The revocation of Article 370 likely will be challenged in the courts. There is the old argument that the Union has no legal authority to revoke Article 370. Also, under Article 3 of the Constitution, Parliament can only consider a bill that diminishes the area of a state or changes its name after the president refers it to “the legislature of that state for expressing its views thereon.”

It could be argued that, rather than follow this basic principle of federalism, the Modi government introduced the change in stealth, preceding the move by closing down land-line and mobile services and all internet access, banning public meetings, putting leading politicians under house arrest, and increasing the presence of the army. Further, its directive stripped Jammu and Kashmir of its status as a state altogether. It is now a Union Territory, administered directly by New Delhi. The Modi government says this status is intended to be temporary—but of course, it could be as “temporary” as Article 370 was.

India's Supreme Court, however, will put off making any key decisions for years if its recent record is any guide. By that time it will likely be too late to revive Article 370.

The Modi government could use its new, direct authority to invest in human development and clean governance in Jammu and Kashmir, attracting national and international goodwill.

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For the last week, protests have erupted in Jammu and Kashmir despite tens of thousands of soldiers on the streets—and despite a news blackout, images of the violent crackdown are making their way out. Still, the protesters aren't likely to find much support for reversing course on scrapping Article 370. Because the deaths and violence rarely spill beyond the state boundaries, the rest of India has so far been apathetic to Kashmir's plight. They are likely to welcome the opportunity to try something different.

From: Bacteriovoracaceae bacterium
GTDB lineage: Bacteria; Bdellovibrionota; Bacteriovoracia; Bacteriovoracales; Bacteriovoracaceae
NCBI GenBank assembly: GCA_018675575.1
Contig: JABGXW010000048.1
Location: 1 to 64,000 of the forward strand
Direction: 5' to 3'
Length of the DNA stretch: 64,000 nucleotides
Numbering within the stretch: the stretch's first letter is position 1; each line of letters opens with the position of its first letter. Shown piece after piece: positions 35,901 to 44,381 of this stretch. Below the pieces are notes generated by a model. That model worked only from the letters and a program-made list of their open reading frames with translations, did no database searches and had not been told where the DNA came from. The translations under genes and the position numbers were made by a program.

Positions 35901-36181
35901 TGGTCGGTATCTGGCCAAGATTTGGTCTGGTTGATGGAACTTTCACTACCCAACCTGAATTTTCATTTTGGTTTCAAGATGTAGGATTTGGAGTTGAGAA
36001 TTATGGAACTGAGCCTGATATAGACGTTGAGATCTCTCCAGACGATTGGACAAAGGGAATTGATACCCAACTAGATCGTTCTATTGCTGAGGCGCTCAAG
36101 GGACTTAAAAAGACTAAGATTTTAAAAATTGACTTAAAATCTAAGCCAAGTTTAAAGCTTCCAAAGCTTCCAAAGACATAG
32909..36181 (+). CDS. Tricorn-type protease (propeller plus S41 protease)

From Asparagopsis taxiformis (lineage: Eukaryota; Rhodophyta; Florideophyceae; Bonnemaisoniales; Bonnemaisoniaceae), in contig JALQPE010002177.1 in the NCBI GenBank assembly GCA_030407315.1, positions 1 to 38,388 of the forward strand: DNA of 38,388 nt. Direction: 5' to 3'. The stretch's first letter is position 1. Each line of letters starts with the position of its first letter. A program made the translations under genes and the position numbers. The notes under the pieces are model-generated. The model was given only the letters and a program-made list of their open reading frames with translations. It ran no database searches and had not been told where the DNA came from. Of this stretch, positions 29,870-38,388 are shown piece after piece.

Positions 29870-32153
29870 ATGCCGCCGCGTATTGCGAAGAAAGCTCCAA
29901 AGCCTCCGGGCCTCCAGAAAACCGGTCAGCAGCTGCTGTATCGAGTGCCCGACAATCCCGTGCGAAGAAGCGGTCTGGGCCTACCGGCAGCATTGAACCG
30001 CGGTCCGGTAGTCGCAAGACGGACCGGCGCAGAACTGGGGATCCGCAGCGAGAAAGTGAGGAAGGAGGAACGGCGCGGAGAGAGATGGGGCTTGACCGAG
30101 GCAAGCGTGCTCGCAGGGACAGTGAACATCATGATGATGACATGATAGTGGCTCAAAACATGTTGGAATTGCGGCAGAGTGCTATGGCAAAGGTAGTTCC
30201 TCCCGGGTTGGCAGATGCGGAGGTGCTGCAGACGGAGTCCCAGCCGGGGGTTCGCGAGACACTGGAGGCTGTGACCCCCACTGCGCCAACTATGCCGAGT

The Indian government seems unworried about adverse international reaction. Pakistan has—expectedly—protested the move; it downgraded diplomatic ties and said it would halt trade with India. But some of Pakistan's key financial sponsors, including some Gulf states, have stated that they view the changes as India's internal matter.

Despite U.S. President Donald Trump's recent offer to mediate on Kashmir, the U.S. administration appears likely to remain silent as well—as it has on most internal matters in India. (The exception being the widespread abuse of human rights in Kashmir, on which it has been a regular, if ineffective, commentator.) China has opposed India's move, but only because the directive also carves out another new Union Territory, called Ladakh, from the erstwhile state of Jammu and Kashmir—and part of Ladakh is claimed by China.

The Modi government, which is seen by Kashmiris to have little political interest in winning their hearts, says it is keen to revitalize the economy of Kashmir and focus on the development of its residents. Local residents fear that this means that, with Article 35A revoked, it will rebalance the territory's Muslim majority by supporting an influx of migrants from the rest of India. If that happens, local resistance and national suppression will result in Kashmir remaining a police state.

The Modi government could more productively use its new, direct authority to invest in human development and clean governance in Jammu and Kashmir, attracting national and international goodwill in the process. Its five-year record in New Delhi has been mixed on these counts, but the massive mandate Modi received in his recent re-election suggests that the Indian people think he is still the best bet for the future. Hopefully, that will be true for Kashmiris as well.


Rafiq Dossani is a senior economist at the nonpartisan, nonprofit RAND Corporation, where he directs its Center for Asia Pacific Policy.

This commentary originally appeared on United Press International on August 13, 2019. Outside View © 2019 United Press International.

Commentary gives RAND researchers a platform to convey insights based on their professional expertise and often on their peer-reviewed research and analysis.